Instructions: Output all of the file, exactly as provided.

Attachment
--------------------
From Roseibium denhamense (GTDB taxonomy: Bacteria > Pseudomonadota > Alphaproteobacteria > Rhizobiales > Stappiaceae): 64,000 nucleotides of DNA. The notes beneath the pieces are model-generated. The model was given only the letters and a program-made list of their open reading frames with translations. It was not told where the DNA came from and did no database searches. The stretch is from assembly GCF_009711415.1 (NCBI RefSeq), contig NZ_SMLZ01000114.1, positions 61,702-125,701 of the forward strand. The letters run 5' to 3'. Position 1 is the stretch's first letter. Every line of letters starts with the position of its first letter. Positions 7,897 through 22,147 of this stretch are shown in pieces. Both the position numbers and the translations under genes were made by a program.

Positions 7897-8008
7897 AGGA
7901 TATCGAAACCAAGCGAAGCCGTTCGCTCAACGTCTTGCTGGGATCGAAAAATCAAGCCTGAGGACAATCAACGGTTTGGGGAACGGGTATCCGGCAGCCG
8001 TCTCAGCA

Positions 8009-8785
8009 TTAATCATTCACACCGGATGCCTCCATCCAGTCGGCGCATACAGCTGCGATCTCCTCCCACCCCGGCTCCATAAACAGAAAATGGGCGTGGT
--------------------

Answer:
From Roseibium denhamense (GTDB taxonomy: Bacteria > Pseudomonadota > Alphaproteobacteria > Rhizobiales > Stappiaceae): 64,000 nucleotides of DNA. The notes beneath the pieces are model-generated. The model was given only the letters and a program-made list of their open reading frames with translations. It was not told where the DNA came from and did no database searches. The stretch is from assembly GCF_009711415.1 (NCBI RefSeq), contig NZ_SMLZ01000114.1, positions 61,702-125,701 of the forward strand. The letters run 5' to 3'. Position 1 is the stretch's first letter. Every line of letters starts with the position of its first letter. Positions 7,897 through 22,147 of this stretch are shown in pieces. Both the position numbers and the translations under genes were made by a program.

Positions 7897-8008
7897 AGGA
7901 TATCGAAACCAAGCGAAGCCGTTCGCTCAACGTCTTGCTGGGATCGAAAAATCAAGCCTGAGGACAATCAACGGTTTGGGGAACGGGTATCCGGCAGCCG
8001 TCTCAGCA

Positions 8009-8785
8009 TTAATCATTCACACCGGATGCCTCCATCCAGTCGGCGCATACAGCTGCGATCTCCTCCCACCCCGGCTCCATAAACAGAAAATGGGCGTGGT